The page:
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Sean Hannity in the Spotlight as Bill Shine Departs From Fox News

At Fox News Channel, Sean Hannity is in some ways the last man standing. The network would no doubt like to keep it that way.

After a series of departures and dismissals, the 55-year-old political commentator is the only remaining member of a killer-ratings Fox News Channel lineup. For years, the network’s primetime grid was inviolate: Bill O’Reilly’s “O’Reilly Factor” at 8 p.m.; “Hannity” at 9 p.m.; and Greta van Susteren’s “On the Record” at 10 p.m.  But van Susteren and O’Reilly have left the network, the first as part of a contract dispute in the wake of the ouster of former Fox News CEO Roger Ailes after sexual-harassment charges (which he has denied), the second after revelations of settlements made to women who accused him of sexual harassment and inappropriate behavior. Monday’s announcement that Fox News co-president Bill Shine will resign amidst continued controversy swirling around the network makes Hannity’s presence at Fox News a critical one.

But he’s hinted Shine’s departure would leave him dissatisfied. On April 27, after New York magazine reported that the Murdochs, the controlling shareholders of Fox News parent 21st Century Fox, had declined to offer Shine a statement of public support, Hannity said “i pray this is NOT true because if it is, that’s the total end of the FNC as we know it.” He later added: “Somebody HIGH UP AND INSIDE FNC is trying to get an innocent person fired.” When asked about speculation that Hannity could consider departing the network, the network released a statement attributed to both Hannity and a Fox News spokesperson: “This is completely untrue.”

The anchor on Monday evening said that he was not negotiating an exit from the network and indicated he might say more about Fox News’ current situation on his Monday-night broadcast.

Hannity’s current contract is supposed to extend through 2020. And though he was one of a number of Fox News anchors who had a “key man” clause in his contract that allowed him to leave if Ailes stepped down, he opted to stay. A Fox News spokeswoman said Hannity did not have a similar clause that related to Shine.

Since the election of Donald Trump as President of the United States, Hannity’s stature has grown. He has been an ardent defender of the new President, which no doubt reassures the conservative audience that tunes in regularly to his show. In September, Fox News Channel had to tell the host he could no longer appear in promotions for a Presidential candidate after he was spotted making a cameo in an eight-minute-long video from Trump’s campaign that surfaced on YouTube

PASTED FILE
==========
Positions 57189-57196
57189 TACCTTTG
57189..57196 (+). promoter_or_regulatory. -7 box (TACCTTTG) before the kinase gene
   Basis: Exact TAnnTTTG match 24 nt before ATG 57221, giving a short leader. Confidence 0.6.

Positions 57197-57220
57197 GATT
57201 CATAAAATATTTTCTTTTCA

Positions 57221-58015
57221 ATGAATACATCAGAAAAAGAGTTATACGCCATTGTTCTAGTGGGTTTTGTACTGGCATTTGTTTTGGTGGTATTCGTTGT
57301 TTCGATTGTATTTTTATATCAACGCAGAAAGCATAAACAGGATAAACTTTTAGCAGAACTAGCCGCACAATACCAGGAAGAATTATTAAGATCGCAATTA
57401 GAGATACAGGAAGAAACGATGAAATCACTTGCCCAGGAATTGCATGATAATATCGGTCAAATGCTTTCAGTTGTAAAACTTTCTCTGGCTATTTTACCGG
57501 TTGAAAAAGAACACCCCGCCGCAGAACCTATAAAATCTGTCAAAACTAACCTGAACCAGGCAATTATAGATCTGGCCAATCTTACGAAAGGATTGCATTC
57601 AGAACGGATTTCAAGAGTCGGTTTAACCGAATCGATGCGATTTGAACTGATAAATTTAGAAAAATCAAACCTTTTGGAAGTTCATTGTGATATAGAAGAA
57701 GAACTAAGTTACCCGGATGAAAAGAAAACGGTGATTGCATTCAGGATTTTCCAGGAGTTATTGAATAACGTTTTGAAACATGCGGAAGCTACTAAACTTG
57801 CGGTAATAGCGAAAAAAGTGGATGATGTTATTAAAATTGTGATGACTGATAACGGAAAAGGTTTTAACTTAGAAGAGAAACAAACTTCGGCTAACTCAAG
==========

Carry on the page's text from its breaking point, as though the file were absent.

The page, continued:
According to Nielsen, overall viewers for “Hannity” have increased 47% for the period between December 26 of last year and March 26 of this year. For the first quarter of 2017, only Tucker Carlson and Bill O’Reilly had more viewers between 25 and 54, the audience that advertisers in news programming demand, among cable-news programs.

Hannity maintains a no-holds-barred approach to his broadcast – and his critics. When he sat down for an interview with Ted Koppel broadcast on “CBS Sunday Morning” in March, he lashed out when the segment showed Koppel telling him that he believed opinion hosts like Hannity are bad for America because they attract “people who have determined that ideology is more important than facts.” Hannity suggested the segment, culled from a 45-minute interview, was taken out of context. Koppel said he felt the story spoke for itself.

He has also been unafraid to challenge fellow Fox News employees. In October, Hannity questioned Megyn Kelly regarding remarks she made about Donald Trump and rival Hillary Clinton making appearances only on programs known to be friendly to their particular cause, citing Trump’s appearances on “Hannity.” Hannity used Twitter to accuse Kelly of openly supporting Clinton. Outsiders wondered if the display made Kelly feel uncomfortable.

Hannity has ties back to Fox News’ earliest broadcasts. In 1996, Fox News’ first year broadcasting, he and liberal political commentator Alan Colmes engaged in a red-versus-blue debate on the issues of the day on “Hannity & Colmes.” The program would continue through 2009. Fox News executives likely hope Hannity’s tenure at the network will continue far into the future.

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